• sufficient to conclude that a causal relationship exists; or
  • sufficient to conclude that a causal relationship is at least as likely as not.

Section (B) is a unique standard which is based on the epidemiological standard of equipoise, i.e., it is as least as likely as not that the subject chemical or toxin has a causal relationship to the harm. The epidemiological standards of equipoise in evaluating a causative link between a chemical and a harm are 1) sufficient, 2) equipoise and above, 3) below equipoise, 4) evidence against a causal relationship.

“Sufficient” meet the standard of “more likely than not, while “equipoise and above” is sufficient to show that a causal relationship is as likely as not, which is sufficient to establish causation between exposure to water and the harm to Plaintiff. To meet the burden, it is only necessary to comply with the lesser standard of “at least as likely as not.”

Presumptive Causation

Another unique aspect of this burden of proof are acknowledgments by the Agency for Toxic Substances and Disease Registry (ATSDR), a government agency within the Department of Health and Human Services, that there are sufficient scientific studies in certain diseases to support presumptive causation, i.e., that the causal relationship between the toxic water and the harm may be presumed for certain qualifying diseases.

The Department of Defense in 1997 contacted ATSDR to begin causation studies to determine if there were causal connections between the toxic water and the deaths and multiple diseases. ATSDR conducted six extensive studies and Public Health Assessments (PHA) which culminated in the 2017 ATSDR Superseding PHA report. The report by this respected Health and Human Services agency concluded that a sufficient scientific causal relationship exists between ten diseases
and the contaminants in the Camp Lejeune water supply. It is presumed that it is at least as likely as not that the toxic water was a cause of kidney cancer; non-Hodgkin’s lymphoma; multiple myeloma; leukemia; liver cancer; bladder cancer; Parkinson’s disease; end-stage renal disease; systematic sclerosis/scleroderma; or cardiac birth defects.

Exclusive Jurisdiction and Venue

The United States District Court for the Eastern District of North Carolina has exclusive jurisdiction over any action filed under subsection (b) and shall be the exclusive venue for such an action. Nothing in this subsection shall impair the right of any party to a trial by jury. Section 804 (b).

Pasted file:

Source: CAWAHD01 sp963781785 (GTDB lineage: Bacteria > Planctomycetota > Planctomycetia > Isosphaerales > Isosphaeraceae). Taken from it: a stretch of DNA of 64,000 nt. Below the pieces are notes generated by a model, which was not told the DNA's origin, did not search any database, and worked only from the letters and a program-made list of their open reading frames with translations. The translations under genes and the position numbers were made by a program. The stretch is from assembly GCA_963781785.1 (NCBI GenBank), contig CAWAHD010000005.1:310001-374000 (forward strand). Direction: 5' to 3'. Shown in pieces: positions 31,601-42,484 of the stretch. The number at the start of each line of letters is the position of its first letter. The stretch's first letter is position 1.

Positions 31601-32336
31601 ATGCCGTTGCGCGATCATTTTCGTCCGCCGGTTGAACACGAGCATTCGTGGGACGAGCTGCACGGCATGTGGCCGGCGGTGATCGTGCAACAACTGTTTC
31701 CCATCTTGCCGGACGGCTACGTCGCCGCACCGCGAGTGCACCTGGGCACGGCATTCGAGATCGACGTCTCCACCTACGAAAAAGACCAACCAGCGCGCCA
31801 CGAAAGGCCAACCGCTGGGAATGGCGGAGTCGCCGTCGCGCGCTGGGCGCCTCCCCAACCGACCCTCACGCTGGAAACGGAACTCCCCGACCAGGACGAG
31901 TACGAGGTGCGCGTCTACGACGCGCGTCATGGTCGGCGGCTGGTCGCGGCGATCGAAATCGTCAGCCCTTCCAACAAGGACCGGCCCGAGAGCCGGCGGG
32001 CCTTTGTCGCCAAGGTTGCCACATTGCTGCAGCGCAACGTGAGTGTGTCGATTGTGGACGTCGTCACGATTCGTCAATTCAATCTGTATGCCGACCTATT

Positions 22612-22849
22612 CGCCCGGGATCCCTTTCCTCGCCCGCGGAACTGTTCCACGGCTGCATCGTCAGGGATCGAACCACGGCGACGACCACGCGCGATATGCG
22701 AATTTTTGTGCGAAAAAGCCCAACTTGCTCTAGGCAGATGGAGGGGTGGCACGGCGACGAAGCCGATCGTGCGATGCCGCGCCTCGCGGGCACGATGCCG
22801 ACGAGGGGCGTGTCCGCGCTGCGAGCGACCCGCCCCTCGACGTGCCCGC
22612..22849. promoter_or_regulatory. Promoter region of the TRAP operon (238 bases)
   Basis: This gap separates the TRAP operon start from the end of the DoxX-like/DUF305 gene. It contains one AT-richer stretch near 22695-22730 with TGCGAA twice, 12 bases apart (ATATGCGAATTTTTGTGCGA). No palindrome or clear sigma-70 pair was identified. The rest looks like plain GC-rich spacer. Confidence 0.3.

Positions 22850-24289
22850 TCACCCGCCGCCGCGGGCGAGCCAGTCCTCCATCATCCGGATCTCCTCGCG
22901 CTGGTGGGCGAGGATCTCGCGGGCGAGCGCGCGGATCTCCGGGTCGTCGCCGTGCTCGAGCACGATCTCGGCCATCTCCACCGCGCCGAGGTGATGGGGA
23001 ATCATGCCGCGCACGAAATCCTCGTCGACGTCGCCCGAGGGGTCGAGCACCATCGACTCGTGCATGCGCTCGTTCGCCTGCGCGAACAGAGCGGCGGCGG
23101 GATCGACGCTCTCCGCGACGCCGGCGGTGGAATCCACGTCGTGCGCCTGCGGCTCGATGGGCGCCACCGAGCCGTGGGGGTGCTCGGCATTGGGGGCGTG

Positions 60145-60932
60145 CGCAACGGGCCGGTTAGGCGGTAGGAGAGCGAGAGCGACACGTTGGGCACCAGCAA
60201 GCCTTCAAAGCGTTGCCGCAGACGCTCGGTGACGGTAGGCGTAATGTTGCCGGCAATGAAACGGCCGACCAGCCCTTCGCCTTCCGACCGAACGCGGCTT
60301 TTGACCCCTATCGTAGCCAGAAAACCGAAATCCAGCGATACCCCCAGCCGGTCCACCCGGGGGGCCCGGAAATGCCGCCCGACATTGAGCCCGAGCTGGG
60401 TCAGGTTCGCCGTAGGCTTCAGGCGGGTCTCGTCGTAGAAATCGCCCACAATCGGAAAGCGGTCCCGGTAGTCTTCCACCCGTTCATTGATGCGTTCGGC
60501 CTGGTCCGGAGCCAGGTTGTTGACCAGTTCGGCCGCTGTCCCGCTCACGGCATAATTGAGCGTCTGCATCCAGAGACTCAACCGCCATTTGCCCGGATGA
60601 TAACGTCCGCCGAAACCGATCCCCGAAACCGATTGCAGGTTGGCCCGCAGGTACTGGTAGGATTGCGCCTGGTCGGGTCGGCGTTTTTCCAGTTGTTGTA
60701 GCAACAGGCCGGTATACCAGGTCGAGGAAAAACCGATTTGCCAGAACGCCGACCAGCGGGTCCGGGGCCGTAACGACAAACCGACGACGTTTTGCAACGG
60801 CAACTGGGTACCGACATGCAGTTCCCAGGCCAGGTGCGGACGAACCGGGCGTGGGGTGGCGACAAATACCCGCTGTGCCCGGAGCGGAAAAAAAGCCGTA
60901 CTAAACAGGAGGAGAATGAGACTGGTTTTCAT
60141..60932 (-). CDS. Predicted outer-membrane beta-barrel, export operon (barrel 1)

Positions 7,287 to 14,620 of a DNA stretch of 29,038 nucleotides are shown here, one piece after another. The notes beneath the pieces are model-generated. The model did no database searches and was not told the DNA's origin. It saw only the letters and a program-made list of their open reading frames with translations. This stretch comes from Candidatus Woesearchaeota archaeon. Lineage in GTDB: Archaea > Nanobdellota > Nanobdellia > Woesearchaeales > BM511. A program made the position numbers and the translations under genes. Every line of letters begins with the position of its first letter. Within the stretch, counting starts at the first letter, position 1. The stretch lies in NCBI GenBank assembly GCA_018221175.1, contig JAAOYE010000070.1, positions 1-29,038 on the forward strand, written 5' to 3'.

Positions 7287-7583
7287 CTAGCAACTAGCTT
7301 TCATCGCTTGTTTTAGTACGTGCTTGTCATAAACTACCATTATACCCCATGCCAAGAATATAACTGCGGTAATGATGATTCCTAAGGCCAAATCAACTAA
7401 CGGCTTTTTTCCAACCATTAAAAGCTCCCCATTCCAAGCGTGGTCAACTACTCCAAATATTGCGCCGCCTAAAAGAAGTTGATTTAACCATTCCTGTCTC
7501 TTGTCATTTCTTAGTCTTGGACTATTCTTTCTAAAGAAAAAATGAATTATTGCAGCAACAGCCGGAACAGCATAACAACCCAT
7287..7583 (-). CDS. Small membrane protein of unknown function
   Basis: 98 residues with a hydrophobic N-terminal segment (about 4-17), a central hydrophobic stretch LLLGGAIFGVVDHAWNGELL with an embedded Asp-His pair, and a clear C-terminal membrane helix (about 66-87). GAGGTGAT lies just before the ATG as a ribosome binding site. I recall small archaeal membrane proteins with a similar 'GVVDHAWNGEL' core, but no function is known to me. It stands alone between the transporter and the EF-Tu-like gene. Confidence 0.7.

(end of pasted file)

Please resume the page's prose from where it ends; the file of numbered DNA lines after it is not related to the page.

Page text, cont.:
This is obviously a unique provision which allows a jury trial in a lawsuit against the U. S. Government in the Federal Court in North Carolina, where Camp Lejeune is located. We have already begun focus groups in North Carolina to get an early analysis of relevant juror attitudes.

804 (e) (2): Subrogation for Health and Disability Benefits Relating to Water Exposure.

Any award paid under this section shall be offset by the amount of any disability award, payment or benefit provided to the award recipient… under Veterans Affairs programs, Medicare, Medicaid… in connection with healthcare or a disability relating to exposure to the water at Camp Lejeune.

Filing a claim or lawsuit under CLJA will not affect ongoing veterans’ benefits as the Veterans’ Administration has no connection to CLJA. However, if a veteran collects healthcare or disability benefits arising out of water exposure at Camp Lejeune, the government provider may have a subrogation interest, but only for healthcare or benefits that they can prove were based on Camp Lejeune water exposure.

804 (h): Administrative Claims Required Before Filing Suit

A prerequisite to filing suit in federal court under the Camp Lejeune Justice Act is to file an administrative claim under Section 2675 of Title 28, United States Code. Navy JAG has posted a website which contains a fillable The Trial Lawyer x 57 form and full instructions for filing the requisite claim: This is the starting point for filing the administrative claim.

The Department of the Navy, Office of the Judge Advocate General, Tort Claims Unit Norfolk is processing the administrative claims. The Department of Justice, Environmental and Natural Resources Division will defend the lawsuits in federal court.